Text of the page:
I once compared the constant background noise of economic statistics that we are supposed to digest to the rattling of a stick along a set of iron railings. Ratatatatat. The inflation rate, wage rises, public sector debt, house prices – they come rattling out but how do they interrelate and what do all they mean for us? Why do they all seem to be moving in different directions?
Of late, the stick has apparently been wielded by a hyperactive toddler, desperate to get the maximum rat for his tat. The numbers are all over the place. It is worth looking at three of these factors in particular:
- Interest rates, as set by the Bank of England.
- The inflation rate, as measured by the Office for National Statistics.
- The impact of the promised tax cuts from the two remaining candidates for the Tory Party leadership.
I have been speaking to several people I used to know in the City who are qualified economists. I cannot remember a time in recent years when their views have been so far apart. I will try to explain, in a way I hope is understandable to the lay reader, why this is so. Many will disagree with me.
Raising interest rates
Andrew Sentance is a former member of the Monetary Policy Committee (MPC) of the Bank of England, which sets interest rates. It is fair to say he knows about a thousand times more than I do about economics. I am strictly an amateur.
Andy recently published an article in The Times, where I used to work, urging for a rise in interest rates to choke off inflation. “The inflation cat is now well and truly out of the bag, which requires more decisive action from the MPC…That needs to start at the August meeting next week.”
As it happens, I disagree with Andy and have said so to him. As an amateur.
The MPC is due to meet tomorrow. It will review what needs to be done on interest rates to combat rising inflation.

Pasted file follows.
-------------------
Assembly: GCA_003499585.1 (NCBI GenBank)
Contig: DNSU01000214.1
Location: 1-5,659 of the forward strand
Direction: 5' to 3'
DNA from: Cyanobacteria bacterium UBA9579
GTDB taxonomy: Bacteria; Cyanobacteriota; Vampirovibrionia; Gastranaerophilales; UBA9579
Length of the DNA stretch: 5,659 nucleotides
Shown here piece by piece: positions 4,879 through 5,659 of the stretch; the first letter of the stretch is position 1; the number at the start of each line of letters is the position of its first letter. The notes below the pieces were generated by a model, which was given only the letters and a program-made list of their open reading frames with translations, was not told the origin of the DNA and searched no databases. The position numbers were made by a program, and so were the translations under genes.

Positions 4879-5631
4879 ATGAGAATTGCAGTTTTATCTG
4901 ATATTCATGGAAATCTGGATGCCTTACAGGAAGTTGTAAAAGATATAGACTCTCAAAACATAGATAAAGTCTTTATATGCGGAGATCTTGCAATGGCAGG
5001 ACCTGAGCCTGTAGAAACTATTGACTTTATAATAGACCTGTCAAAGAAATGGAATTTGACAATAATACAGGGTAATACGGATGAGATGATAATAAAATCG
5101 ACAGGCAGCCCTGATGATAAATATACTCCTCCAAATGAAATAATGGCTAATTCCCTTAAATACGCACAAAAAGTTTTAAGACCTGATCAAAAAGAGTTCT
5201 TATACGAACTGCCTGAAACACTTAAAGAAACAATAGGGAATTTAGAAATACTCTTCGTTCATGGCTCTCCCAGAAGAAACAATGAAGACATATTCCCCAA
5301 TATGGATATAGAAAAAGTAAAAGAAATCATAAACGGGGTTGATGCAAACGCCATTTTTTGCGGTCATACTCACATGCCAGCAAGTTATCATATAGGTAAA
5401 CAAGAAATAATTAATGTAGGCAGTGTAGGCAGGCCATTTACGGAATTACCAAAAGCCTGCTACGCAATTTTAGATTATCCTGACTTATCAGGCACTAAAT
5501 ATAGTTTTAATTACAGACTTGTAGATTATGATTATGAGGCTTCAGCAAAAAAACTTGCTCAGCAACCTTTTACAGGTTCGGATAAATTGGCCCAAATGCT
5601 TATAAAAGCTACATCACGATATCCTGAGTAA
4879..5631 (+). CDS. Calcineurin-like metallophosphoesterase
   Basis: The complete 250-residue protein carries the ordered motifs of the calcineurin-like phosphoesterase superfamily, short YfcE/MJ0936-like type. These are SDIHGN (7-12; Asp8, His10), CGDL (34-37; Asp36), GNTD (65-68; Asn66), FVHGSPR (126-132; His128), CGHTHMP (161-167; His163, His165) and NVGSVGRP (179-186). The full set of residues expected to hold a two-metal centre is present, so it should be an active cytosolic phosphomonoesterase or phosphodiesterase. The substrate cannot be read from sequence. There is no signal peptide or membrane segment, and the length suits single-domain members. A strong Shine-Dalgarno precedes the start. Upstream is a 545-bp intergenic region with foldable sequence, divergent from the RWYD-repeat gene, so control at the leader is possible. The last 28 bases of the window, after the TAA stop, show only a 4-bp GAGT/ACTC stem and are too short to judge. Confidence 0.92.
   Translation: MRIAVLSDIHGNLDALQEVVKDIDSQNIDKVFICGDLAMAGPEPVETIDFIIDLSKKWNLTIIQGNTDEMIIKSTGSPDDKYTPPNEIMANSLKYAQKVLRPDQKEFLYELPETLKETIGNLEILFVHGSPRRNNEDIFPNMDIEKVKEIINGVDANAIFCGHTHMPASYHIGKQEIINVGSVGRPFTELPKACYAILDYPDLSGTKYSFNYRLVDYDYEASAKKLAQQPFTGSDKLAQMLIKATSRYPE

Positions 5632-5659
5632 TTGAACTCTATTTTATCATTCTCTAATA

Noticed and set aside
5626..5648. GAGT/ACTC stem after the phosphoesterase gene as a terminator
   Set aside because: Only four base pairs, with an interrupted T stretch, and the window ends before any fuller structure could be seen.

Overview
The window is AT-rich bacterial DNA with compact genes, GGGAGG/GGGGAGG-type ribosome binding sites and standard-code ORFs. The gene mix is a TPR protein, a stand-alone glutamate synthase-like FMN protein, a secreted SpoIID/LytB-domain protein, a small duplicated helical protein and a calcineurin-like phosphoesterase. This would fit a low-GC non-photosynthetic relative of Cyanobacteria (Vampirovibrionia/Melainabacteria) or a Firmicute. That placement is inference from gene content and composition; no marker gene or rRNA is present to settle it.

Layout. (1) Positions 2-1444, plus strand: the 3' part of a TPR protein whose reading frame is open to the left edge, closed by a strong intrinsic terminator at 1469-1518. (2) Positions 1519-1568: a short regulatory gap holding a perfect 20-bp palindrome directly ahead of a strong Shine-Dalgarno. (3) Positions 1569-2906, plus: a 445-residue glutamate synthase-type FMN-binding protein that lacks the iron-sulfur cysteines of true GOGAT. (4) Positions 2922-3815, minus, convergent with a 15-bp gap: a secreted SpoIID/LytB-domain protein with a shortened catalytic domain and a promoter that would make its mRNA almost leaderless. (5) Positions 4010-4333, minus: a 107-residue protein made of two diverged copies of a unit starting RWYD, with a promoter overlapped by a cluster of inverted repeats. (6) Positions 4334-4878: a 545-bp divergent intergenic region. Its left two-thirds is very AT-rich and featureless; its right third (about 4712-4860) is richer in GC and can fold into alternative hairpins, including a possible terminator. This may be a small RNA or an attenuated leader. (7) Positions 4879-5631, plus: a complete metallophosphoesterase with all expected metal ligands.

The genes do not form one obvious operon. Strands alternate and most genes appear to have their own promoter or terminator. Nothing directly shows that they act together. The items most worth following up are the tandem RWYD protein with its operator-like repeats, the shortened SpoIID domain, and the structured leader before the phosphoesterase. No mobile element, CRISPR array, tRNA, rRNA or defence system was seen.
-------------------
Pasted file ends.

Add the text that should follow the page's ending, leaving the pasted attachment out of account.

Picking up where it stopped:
The Bank has a target of 2% for its annual inflation rate. Its own projections, as the above piece suggests, are for 11% by October.
Conventional economic theory suggests that interest rate rises are the usual method to combat rises in inflation. The first reason is technical; rising inflation reduces the relative return on UK public debt, making this less attractive to overseas investors. This puts pressure on the value of sterling.
Increasing rates redresses this. That doesn’t much matter in the current climate. But increasing rates also sucks money out of the economy. You pay more for your mortgage or bank borrowings, so you have less to spend in the shops. If less money is chasing the same amount of goods, prices should fall or at least stabilise.
Inflation in the 1970s, when higher rates were last used to combat it, was driven by the power of the unions, who said, inflation is X percent. Our members want X percent too. This set off a spiral. Inflation hit 25 per cent. Base rates hit 17% in November 1979. The interest rate weapon worked.
Why increasing interest rates won’t work
There are, I think, three reasons why higher base rates will not work again.
One of the factors that allowed inflation to fall then was record unemployment which took the pressure off those wage demands.
But today we face a shortage of workers that suggests mass unemployment will not return. There are, the Office for National Statistics reports, about half a million people who have become “economically inactive”, not yet at the normal retirement age but not working or seeking work.
The reasons for this are numerous and debated, but in the area where I live, a prosperous part of Suffolk, employers are desperate to find staff, especially in the hospitality industry, in pubs, restaurants and hotels.
Factor two: globalisation. It is hard to find figures for this, but in the 1970s and 1980s manufacturers were outsourcing production to the Far East, China and Taiwan in particular. This was a long-term trend that also put downward pressure on prices, especially for electronic products. Everyone around then remembers how the prices of video cassette recorders and hi-fi goods tumbled. Inflation statistics include such goods.